Photobombed by Jesus

Do you know what a photobomb is?

Here’s an example:


It’s when somebody “steals” your photograph by suddenly stepping into frame.  Like this banana head.

Well, get used to it.  You are going to take a bunch of photographs this next week, and Jesus Christ is going to photobomb everyone of them.

You’ll take a picture of your family, but there, front and center, appears Jesus.

You take a picture of the lovely meal you’ve prepared, but right next to the table pops none other than Jesus.

Turns out, it’s not just pictures Jesus will be “photobombing”.

He’ll show up just about anywhere you’re looking.

Christmas Tree?  *Pop* There’s Jesus.

Beautiful Snowy Scenery?  *Pop*  There’s Jesus.

Even weird places, like on the nightly news!  *Pop* There’s Jesus!

Even sad places.  Scary places. Empty places.

*Pop* *Pop* *Pop*  Right there, in all those places, is Jesus!

If you’re celebrating Christmas correctly, you’re going to start seeing Jesus everywhere.

It may have already started.

So here’s the trick for dealing with Photobomb Jesus.

Don’t just look AT our savior…

Look through him.

Learn to see the world THROUGH the Lens of Christ,

and this holiday will be a little less



Merry Christmas!




Ain’t nothin’ in this life is free, son.


Last week I was at the church, getting a diet-Pepsi out of the pop machine.

Standing next to me, fiddling with the snack machine, were two young guys, obviously at the church for Boy Scouts.

As I reached down to take my soda out of the dispenser, one of the kids playfully reached down and said, “Cool!  Free Pop!”

My response was to say, in an old man voice, “Ain’t nothin’ in this life is free, son.”  This elicited a laugh from the kids.

I chuckled and walked into the gym, opening my pop.  A second later, I hear heavy running footsteps behind me.

It was the two boys, and one of them held a Pepsi.

“It came out!” he exclaimed.  “After yours!”

I laughed and told him it was his to drink.

Now, what are the odds that, mere seconds after uttering “Ain’t nothin’ in this life is free”–the first time I’ve ever made that statement–this pop machine would choose to prove me wrong?

Maybe someone was trying to teach me a lesson?

Could be.  I’ll admit that I’ve attached a cost to most things this Christmas season.

Buying presents — $$.  Renting a car to get to Alabama — $$.  Boarding the dog — $$.

Even things like going to Christmas parties take a toll on my energy, introvert that I am.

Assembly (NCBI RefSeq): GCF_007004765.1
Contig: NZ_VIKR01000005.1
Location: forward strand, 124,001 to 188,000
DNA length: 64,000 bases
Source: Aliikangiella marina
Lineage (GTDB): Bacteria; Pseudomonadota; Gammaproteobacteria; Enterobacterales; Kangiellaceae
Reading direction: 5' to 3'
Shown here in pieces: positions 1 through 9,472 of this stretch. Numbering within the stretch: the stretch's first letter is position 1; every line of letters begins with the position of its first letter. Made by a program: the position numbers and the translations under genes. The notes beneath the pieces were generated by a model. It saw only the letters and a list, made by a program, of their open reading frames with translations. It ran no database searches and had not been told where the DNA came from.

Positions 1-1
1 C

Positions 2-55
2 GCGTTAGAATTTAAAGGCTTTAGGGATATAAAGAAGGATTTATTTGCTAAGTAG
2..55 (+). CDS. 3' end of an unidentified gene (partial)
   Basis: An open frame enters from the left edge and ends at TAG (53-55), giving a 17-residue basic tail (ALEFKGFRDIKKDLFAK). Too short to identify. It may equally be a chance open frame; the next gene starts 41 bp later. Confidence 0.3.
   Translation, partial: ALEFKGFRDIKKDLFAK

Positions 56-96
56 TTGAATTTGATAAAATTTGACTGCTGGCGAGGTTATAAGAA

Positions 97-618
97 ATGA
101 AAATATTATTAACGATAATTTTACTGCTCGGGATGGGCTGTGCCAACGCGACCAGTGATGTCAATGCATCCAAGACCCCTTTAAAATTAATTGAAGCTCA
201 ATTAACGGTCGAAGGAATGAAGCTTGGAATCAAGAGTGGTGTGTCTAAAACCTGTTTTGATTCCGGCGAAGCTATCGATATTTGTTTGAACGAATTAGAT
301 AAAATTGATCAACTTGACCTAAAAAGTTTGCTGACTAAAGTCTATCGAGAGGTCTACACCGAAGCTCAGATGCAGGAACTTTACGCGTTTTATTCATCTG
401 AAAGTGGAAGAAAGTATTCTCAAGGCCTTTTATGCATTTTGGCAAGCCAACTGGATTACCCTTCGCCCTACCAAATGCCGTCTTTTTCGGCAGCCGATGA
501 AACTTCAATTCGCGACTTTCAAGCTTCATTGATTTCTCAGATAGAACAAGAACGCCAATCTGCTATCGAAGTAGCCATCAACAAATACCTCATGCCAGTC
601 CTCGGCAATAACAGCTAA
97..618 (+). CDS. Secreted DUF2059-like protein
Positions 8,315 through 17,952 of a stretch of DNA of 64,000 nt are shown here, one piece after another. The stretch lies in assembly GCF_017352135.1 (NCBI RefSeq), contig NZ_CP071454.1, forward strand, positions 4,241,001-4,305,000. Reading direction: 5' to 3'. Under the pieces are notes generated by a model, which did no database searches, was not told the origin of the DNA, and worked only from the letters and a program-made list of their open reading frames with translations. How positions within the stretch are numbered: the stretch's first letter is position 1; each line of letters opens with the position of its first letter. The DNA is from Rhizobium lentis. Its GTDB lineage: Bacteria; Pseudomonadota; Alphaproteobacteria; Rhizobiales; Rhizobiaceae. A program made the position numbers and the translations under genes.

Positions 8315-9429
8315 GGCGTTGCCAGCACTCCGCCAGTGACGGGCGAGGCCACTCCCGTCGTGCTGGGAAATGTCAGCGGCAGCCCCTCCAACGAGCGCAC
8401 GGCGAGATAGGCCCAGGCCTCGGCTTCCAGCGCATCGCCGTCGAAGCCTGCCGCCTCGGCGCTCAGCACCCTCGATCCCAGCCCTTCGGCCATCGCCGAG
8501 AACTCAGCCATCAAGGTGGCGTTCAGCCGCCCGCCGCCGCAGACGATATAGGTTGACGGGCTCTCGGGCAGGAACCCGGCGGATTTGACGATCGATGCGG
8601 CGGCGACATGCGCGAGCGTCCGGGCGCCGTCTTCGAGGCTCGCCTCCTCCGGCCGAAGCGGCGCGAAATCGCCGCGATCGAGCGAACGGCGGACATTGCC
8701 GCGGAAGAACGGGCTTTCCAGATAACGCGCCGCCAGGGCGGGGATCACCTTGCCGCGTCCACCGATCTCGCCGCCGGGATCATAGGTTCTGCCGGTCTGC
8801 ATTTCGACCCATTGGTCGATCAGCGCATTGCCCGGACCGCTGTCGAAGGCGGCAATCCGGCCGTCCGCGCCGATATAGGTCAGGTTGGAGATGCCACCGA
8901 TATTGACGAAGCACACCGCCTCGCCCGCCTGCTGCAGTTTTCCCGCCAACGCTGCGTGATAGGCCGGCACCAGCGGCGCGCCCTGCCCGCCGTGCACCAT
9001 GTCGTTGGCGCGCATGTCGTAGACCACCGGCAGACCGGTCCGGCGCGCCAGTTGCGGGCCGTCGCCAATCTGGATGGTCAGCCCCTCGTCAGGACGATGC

Heck, between December 18th and the 25th I have to write and preach 4, count em, 4 sermons.  What are the chances I won’t have expended all my spiritual energy before I head off on vacation?

That’s all costly stuff.

Ain’t nothin’ in this life is free.

Except for Pepsi, apparently.

Pepsi, and, I know full well but sometimes forget, the Love of a Savior.


And because of that love…

I guess that mean’s that I’M free. Strange that it took a Pepsi to remind me of that.

Christmas may come with a cost in today’s world, but the gift of Jesus comes with no price tag, and no strings attached.

And when we accept it,

there’s nothing quite as refreshing.



Have one on me.


Have a great week,



Homesick for the Holidays

christmas-is-a-time-when-you-get-homesickI’m homesick.

I know I’m in good company.

I picture countless college students, soldiers, business travelers and others, pining for home.

This is the time of year when it hits hardest.  A time for togetherness, a time of tradition.

But here’s my thing:

I counted it up, and in my life I’ve had exactly 15 places that I have called home.

That’s a lot, although you may have had even more.

Which one am I longing for?

I have wonderful memories that come from many of those places.

Families, fun, meals, gifts given and received.

But this year, it’s not for any of those places that I am homesick.

I am longing for what I might call a heavenly home.

 Jesus replied, “Anyone who loves me will obey my teaching. My Father will love them, and we will come to them and make our home with them.  –John 14:23

The earthly world seems especially slippery this year.  I find it hard to cling to some of those “home” traditions with the same joy I do most years.

This year I long for something eternal.  Something true.  Something I can hold on to.

I long for a Love I can call home.

This home is not necessarily a place, nor is it only accessible after one’s death.  It is the Father, Son, and Spirit setting up a spiritual home with you.

A home base.  A safe place.  A launching pad.  HOME.

What triggers this kind of homecoming?

Jesus says it:  Clinging to him.  Living with faith.

This is the kind of home I’m sick for.

The very kind that will make me well.

Merry Christmas!  Cling to Christ!


Have a great week,